It groaned with an industrial, metal-on-metal fervor.
Let me stop here and proffer a key bit of advice: When you are a near penniless college student, and you need a car, you will, by definition, be buying at the low end of the market.
Under no circumstances are you to buy a used Rambler American, formerly owned by the telephone company.
The good news is that chances are real slim there days of running into said vehicle.
Sadly, this was not the case for me.
In the summer of '77, I needed cheap wheels, and through some quixotic lack of logic, I romanticized the used, industrial green Rambler with the three-on-the-tree transmission as quite a cool set of wheels.
Boy, was I wrong.
So there I was six months later, my beloved Rambler in pathetic condition, barely running.
It was December 1977, at the beginning of the six week semester break inflicted on UMass students by dint of some institutional lack of vision.
What is a college student supposed to do at Mom and Dad's house for six weeks in the middle of the snowy, frozen-ass winter? With a ramshackle Rambler needing a couple hundred bucks worth of transmission work, and little prospect of employment, even if the alleged car actually worked? I hit on a plan to fix the Green Duck.
I had no idea what would happen once my car was fixed, but I figured I'd think of something.
Well, at least I could round up my pals, get a few six packs, and drive around drinking on slippery, icy, winding, narrow New England roads, one solution to the hopelessness of trying to score a six week job in the middle of the winter, in the middle of a recession.
Rooting around in the attic, I ferreted out my collection of hundreds, if not thousands, of Marvel comics I'd collected between the ages of ten and fifteen.
This was the good stuff, the real deal.
The Jack Kirby run ofFantastic Four, Thor, and more.
The John Romita (senior) Spiderman.
The Gene Colan Daredevil, and of course, The complete 24 issue run of Conan the Barbarian drawn by Barry Smith.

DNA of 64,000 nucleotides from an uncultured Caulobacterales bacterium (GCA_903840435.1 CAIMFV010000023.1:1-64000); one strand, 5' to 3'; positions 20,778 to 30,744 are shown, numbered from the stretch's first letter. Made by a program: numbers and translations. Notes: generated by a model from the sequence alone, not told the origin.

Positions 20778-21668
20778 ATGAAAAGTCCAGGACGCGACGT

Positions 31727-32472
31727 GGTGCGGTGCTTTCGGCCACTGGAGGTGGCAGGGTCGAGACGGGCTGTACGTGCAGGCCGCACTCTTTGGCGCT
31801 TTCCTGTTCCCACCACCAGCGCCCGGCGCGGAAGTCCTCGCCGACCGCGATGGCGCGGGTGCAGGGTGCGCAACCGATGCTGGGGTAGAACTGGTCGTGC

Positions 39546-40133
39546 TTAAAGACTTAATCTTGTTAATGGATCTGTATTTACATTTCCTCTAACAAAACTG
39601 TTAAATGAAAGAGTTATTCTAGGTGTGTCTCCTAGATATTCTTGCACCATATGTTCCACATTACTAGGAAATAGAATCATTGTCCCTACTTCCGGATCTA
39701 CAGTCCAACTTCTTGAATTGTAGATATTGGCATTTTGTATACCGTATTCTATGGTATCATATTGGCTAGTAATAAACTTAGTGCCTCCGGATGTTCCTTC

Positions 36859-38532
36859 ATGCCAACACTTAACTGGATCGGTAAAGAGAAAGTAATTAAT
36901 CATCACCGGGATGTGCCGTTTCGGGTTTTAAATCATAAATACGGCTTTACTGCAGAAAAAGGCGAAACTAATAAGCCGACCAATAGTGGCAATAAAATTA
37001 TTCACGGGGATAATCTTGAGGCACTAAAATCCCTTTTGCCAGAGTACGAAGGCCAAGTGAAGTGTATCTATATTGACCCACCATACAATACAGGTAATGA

Although these had been sacred objects to me for years, by the age of twenty I'd had a radical shift in priorities.
The fascinations of my adolescence had faded, so I determined to pawn my Marvel collection and fix my damn car.
The prospect of wrestling with one of my bevy of home town girl friends in the back seat of the Green Duck easily trumped the glory of re-reading even Jack (the King) Kirby.
Between Christmas and New Years, on a "warm" and sunny day of forty degrees or so, I set out on the perilous journey to a comic shop some thirty miles form my parents house in Sudbury (twenty miles west of Boston) that expressed an interest in buying the books.
Heaving with what seemed like it's death throes, I grimly piloted my ramshackle Rambler to the shop in Brockton, just south of Boston, where some pale, scrawny pathetic geek with a limp hank of greasy black hair ripped me off blind, giving me $212.
00 in ramsom for these mags that had been the cornerstone of my adolescence.
Retail on these books at the time would have been well in excess of $1500.
00, but my business & negotiating acumen was far off in my future in 1977.
Still, I knew it was a raw deal, but I needed the bucks.
Shrugging off the sellers' remorse, I stopped in to see my pal Steve Beaupre at Strawberry Records, where he worked, on the way home in Framingham.